have scarcely any personal acquaintance with Cornet It is with the greatest pleasure I have read your ad. Roche, nor with any one who knows him; and we are dress. I regret exceedingly that my income did not per-actuated in these remarks solely by a desire to set a mit me to be more liberal to the poor of your neighbour young officer quite right with the Indiar community, at hood. I trust that Divine Providence will bestow on his first starting as one of their sucial members.- English. you the blessings of pleaty, and that, when

ANSWER

I again visit

man, March 4.

MEDICAL AND PHYSICAL SOCIETY.

Proceedings of a Meeting of the Medical and Physical 21. Report of the coal committee by their secretary

Society of Calcuttu, held at the Asiatic Society's Apart. Dr. Mac Clelland. ments, the 3d March 1838.

20. Journal de Medicine de Societé Royale de MeL. T. Watson, Esq., Assistant Surgeon, by H. Chap- dicine de Bordeaux, for May 1837. man, Esq., seconded by Mr. R. O'Shaughnessy.

Dr. O'Shaughnessy took ihe opportunity of informing Maxwell, Esq., of the Madras Service, by Dr. the Society, that, after many attempts he had succeeded O'Shaughnessy, seconded by Dr. Goodeve.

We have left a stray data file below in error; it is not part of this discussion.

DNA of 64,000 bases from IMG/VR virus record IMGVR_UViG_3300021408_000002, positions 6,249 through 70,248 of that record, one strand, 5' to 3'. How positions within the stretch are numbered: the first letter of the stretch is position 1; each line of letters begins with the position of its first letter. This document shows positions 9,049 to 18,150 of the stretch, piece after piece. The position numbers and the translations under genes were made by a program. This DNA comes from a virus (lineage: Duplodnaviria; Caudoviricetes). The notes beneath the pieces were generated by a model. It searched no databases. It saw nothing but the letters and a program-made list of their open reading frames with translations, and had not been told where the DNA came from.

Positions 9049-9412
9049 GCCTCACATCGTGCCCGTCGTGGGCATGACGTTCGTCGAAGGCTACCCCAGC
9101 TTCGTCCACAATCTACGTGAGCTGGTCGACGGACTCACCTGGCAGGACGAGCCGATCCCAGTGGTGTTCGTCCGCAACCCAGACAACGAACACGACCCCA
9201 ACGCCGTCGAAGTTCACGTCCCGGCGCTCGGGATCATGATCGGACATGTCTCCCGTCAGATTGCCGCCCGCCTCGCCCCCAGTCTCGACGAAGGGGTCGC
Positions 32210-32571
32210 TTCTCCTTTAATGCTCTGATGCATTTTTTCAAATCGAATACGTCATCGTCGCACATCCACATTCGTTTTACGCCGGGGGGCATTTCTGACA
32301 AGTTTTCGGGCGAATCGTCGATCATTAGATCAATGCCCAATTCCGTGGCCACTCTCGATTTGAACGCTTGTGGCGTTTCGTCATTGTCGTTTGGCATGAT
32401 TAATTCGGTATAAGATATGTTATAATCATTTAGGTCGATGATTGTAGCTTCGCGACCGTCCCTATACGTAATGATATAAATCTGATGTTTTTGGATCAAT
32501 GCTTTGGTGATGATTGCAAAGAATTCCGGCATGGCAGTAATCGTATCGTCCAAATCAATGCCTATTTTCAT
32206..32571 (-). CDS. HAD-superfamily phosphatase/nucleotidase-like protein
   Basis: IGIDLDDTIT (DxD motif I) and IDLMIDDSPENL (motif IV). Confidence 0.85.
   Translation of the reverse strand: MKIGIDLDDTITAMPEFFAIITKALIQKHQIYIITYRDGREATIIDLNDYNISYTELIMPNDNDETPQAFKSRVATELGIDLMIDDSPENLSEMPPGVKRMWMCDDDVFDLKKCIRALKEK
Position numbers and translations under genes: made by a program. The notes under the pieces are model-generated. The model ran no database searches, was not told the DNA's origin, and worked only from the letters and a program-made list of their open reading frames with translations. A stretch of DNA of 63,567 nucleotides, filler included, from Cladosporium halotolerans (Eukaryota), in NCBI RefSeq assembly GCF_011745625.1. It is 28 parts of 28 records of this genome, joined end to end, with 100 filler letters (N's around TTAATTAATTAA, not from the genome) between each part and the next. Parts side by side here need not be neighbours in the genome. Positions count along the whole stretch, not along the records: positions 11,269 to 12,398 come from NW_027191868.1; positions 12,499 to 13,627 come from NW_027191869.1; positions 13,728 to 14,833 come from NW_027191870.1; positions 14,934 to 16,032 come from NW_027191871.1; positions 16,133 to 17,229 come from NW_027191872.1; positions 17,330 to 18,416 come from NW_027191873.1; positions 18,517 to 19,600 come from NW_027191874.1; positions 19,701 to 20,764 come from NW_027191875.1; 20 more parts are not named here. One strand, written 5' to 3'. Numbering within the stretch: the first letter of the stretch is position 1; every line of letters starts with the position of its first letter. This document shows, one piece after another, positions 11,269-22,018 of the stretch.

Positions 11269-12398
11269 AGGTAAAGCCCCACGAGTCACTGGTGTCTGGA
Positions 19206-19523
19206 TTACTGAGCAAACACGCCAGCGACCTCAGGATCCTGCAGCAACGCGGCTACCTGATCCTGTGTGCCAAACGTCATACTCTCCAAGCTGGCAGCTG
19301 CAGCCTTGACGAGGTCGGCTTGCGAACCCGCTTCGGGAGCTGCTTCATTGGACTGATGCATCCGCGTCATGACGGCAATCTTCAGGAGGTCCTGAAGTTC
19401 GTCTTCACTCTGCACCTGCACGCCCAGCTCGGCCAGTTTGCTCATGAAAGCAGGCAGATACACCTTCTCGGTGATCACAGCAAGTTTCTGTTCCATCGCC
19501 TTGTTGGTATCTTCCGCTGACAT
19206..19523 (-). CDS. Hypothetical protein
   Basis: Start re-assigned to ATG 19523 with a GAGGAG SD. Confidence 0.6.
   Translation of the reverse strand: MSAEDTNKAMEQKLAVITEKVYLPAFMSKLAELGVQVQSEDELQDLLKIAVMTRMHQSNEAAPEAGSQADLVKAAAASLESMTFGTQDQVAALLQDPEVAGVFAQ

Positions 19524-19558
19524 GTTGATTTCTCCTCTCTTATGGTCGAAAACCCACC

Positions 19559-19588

in finding iodine in the conjeval of the salt-water lake. We Letters from the following gentlemen were read:

bad previously examined a great number of the plants of

that and other salt-water morasses, and found them all Ist. From the secretary of the Asiatic Society, re. destitute of this substance. The confeval is bowever, turning thanks for the 4th and 6th numbers of the So. richer in iodine than any of the algee fuci, he had ever ciety's journal.

examined or read of. It contained about a grain of 20. From Messrs, Arbuthnot and Co., the So. iodine to the seer (21bs.) of the moist weed. The conciety's Agents at Madras, forwarding their account cur.

feval could now be obtained to the amount of hundreds Tent and stating that they had a balance in their hands of tons on the surface of the salt-water lake. The pro. in the society's favour of 674 rupees.